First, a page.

Hello! Takahashi-sensei again. Jeez…this sleepy-arm syndrome has been killing me for quite a week. I hope there’s a remedy for it somewhere. Anyway, in spite of it, I’m happy to announce that I will be going to Anaheim, California with my relatives for a week-long getaway at Disneyland Park and Resort.
Yes, I’ve been a fan of the works of Uncle Walt, just like any other child living on Earth. He still remains an important figure in the world of arts and entertainment. Not only did he construct a massive animation team of talent at a young age, he managed to outdo the competition, even during the Great Depression (you could very well say that the Fleischer Brothers were copycats). His team did what no other studio could do before: make a short subject cartoon with sound (Steamboat Willie(1928)), made the first use of Technicolor film (The Silly Symphony, Flowers and Trees(1932)), emulated live-action human movement through rotoscoping, whilst others made rubber-hosed figures, built a camera that could allow for multiple layers of artwork to be used in a single or multiple frames (which is now a staple in many digital graphic art and design applications), and made a full-length feature film (Snow White and the Seven Dwarfs(1937)) while others made short subjects out of their work.
Despite the success of the daring entreprenuer, however, his future projects of the early 1940s (namely Pinocchio and the expensive magnum opus concerto Fantasia(both 1940))would financially underperform domestically and abroad. But most of the flops were all thanks to endeavors of America’s enemy at the time, Nazi Germany, since World War II had already begun by that time. Fortunately, Disney’s team was funded by the U.S. Military to make propaganda films for the war effort. And single feature-length stories being adapted to the screen after its fifth film, Bambi(1942) were temporarily replaced by cheaper-to-make anthology films. They subsequently ended up becoming profitable enough for Disney to continue his passion of developing more detailed single-story films, even at the risk of going bankrupt. This led to the release of Cinderella(1950) at the start of the Baby Boom.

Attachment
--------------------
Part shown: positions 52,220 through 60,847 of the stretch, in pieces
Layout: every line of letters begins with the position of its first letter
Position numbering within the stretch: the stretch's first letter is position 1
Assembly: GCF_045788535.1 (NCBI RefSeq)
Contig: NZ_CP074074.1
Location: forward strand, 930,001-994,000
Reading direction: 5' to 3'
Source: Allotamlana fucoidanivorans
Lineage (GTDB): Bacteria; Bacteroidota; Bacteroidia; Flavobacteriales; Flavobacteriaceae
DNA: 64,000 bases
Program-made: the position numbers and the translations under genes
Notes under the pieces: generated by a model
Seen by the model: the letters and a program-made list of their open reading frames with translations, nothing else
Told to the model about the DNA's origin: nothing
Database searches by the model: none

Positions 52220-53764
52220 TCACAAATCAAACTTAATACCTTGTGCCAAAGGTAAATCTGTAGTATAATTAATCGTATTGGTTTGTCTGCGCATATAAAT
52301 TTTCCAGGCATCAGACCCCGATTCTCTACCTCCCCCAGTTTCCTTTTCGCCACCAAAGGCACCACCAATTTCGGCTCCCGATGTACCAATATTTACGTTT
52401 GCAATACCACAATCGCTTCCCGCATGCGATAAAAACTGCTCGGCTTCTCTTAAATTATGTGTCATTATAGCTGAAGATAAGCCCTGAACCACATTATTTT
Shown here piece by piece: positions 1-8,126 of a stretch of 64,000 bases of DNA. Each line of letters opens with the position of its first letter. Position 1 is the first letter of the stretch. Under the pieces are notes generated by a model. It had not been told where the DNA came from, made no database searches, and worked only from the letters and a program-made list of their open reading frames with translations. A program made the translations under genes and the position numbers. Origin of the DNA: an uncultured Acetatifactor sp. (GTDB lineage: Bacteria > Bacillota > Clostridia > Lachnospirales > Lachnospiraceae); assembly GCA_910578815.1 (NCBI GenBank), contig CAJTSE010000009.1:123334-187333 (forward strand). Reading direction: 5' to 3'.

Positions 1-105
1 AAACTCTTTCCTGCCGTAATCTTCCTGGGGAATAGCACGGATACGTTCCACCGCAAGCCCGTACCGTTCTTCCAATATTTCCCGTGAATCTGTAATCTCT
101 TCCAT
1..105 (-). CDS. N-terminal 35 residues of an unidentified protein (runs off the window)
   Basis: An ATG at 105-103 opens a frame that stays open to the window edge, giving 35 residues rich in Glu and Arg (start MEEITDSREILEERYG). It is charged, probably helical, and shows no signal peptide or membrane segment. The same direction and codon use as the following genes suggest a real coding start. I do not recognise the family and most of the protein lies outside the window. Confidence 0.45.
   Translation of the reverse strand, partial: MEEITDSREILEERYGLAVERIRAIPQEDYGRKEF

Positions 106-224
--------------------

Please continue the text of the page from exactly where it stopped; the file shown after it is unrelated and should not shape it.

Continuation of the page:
The 1950s became a potential era of success for Disney and his ever growing and changing team, thanks to the invention of the affordable television, which Disney’s team embraced thanks to a deal with ABC, which would later be bought by them in the 1990s. And guess where much of his profits went to? You guessed it: the development and construction of the major amusement park and resort in one, Disneyland, which would open in the summer of 1955! Walt, even after Disneyland’s grand opening would become a believer of this innovation that kept creeping up upon the world. He enlisted many engineers in hopes of making his newly envisioned project EPCOT a potential city of the future, but continued enlisting artists and animators for work on more animated projects, the last of which was The Jungle Book(1967), released a year after his untimely death at age 65. 50 years later, many creative minds and workers from sectors of the world to this very day continue to nurture his lifelong dream…of making Earth a place for the dreams of the people to come true. And it took even more than wishing upon a star to make a difference in the world that way.
This concludes my tribute to our friend, Uncle Walt Disney, whose animated works of art and appetite for innovation continue to stay true to the dreamers of today, and pioneers of tomorrow.